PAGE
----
The power of a good question cannot be overstated. A good question is worth a thousand great answers. A question opens you up and living the question is how you grow.
The first step in one’s growth is not a step at all its stopping. Stop. Be still inside so you can see clearly, then start asking questions and live the questions and gradually you will achieve understanding and appreciation. Only then will growth be a part of you. This goes hand in hand with the post on the difference between knowledge and experience.
Asking questions is also a means of communicating. If you are trying to influence people, it is often more effective to ask a question than make a statement. For example- let’s say you are trying to get someone to realize they are out of shape and carry to much weight. If you say “you’re fat and need exercise,” whether you use these words or others, you’re likely to get a negative reaction. But what if you ask them a question? You might ask “how do you feel?” Or “do you generally have a lot of energy?” Or “what kinds of exercise do you enjoy?” In any case, asking them a question will help them open up to your information.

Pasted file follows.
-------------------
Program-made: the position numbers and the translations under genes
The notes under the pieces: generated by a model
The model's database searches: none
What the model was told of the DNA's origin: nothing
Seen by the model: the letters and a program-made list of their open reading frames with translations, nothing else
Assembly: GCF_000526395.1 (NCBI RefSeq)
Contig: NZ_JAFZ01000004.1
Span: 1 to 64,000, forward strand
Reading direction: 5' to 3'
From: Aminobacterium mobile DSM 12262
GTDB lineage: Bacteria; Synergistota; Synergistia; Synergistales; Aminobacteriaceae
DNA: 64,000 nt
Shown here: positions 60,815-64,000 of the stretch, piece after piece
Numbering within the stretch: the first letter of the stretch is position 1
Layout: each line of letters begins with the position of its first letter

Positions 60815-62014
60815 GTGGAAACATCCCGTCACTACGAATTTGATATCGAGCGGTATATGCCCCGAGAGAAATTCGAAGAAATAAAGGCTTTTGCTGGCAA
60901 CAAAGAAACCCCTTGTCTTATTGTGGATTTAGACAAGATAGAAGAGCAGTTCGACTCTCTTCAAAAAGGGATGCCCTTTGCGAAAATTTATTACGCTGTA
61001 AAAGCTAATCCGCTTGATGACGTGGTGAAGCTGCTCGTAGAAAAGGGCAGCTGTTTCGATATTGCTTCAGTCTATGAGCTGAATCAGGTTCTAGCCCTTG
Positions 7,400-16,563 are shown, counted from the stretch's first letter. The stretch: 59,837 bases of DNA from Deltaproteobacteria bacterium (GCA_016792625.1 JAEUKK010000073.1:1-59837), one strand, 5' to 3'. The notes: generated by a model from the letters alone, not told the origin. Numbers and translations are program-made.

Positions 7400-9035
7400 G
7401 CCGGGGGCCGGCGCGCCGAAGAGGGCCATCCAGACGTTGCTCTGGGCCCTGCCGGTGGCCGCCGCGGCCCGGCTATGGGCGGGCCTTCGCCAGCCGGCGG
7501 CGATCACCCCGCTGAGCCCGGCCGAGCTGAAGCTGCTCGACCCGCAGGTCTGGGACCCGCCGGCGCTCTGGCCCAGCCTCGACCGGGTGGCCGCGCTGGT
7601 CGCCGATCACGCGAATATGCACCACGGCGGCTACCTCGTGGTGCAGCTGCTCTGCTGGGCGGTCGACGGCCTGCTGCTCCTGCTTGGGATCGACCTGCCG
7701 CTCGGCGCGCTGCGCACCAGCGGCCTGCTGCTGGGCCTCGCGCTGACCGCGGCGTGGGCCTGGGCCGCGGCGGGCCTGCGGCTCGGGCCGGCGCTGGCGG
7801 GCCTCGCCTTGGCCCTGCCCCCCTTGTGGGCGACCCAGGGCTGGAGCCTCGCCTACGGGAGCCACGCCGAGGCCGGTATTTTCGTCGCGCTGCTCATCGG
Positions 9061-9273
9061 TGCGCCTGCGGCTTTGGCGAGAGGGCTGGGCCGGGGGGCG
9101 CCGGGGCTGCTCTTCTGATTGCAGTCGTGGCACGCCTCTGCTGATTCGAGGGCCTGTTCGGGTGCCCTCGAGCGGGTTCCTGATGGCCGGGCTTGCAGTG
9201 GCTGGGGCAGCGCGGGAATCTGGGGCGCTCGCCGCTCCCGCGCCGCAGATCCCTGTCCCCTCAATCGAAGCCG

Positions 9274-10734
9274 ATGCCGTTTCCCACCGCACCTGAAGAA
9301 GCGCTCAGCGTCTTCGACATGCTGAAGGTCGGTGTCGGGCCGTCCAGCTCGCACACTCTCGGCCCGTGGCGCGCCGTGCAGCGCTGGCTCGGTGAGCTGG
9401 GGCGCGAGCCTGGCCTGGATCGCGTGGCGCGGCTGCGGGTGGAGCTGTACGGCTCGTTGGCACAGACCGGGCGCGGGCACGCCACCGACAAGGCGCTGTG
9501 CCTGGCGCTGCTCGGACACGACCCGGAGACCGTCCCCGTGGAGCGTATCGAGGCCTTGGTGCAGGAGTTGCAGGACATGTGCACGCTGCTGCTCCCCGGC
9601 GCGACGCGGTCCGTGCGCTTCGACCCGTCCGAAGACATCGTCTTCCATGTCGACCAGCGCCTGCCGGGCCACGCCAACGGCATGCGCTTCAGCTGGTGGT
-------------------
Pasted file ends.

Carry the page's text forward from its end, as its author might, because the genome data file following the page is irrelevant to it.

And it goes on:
Asking questions also helps people learn things. Telling someone a truth is rarely as powerful or effective a way to get them to absorb it as is asking a question to make them think about it and arrive at a conclusion themselves. For instance, if you are trying to get people to see the illusion that is physical reality, you could say, “physical reality is an illusion.” This is probably not going to be as effective as asking them, “have you ever wondered what’s beyond the universe?” or “have you wondered if there is anything that exists that you can’t see, touch, or hear?”
Asking questions and living them are how you truly absorb Truth and learn and grow. Knowing things is helpful, but only if you’re not attached to your knowledge. “Knowing ignorance is strength and ignoring knowledge is sickness.” (Tao te Ching) practice asking questions in life and allowing yourself to live with some ambiguity. Many times people develop opinions, perceptions and attitudes based on incomplete information. Being able to see both sides and live with the tension of not knowing is actually an act of faith. Faith is being open to the truth, whatever it is. I learned this in “Christian Anthropology” from Father Francis Eigo at Villanova University. This was a powerful lesson. Belief is a form of knowledge. When you believe, you are closed. The issue is settled. You’ve decided. But being faithful means you’re open- the ultimate Truth (God) is inexplicable and beyond our limited ego-minds. We can experience it but cannot put it into words. So we can never “know” it. We get fleeting glimpses.
So asking questions is extremely powerful. If philosophy is the basis of all knowledge and science, questions are the basis of all philosophy.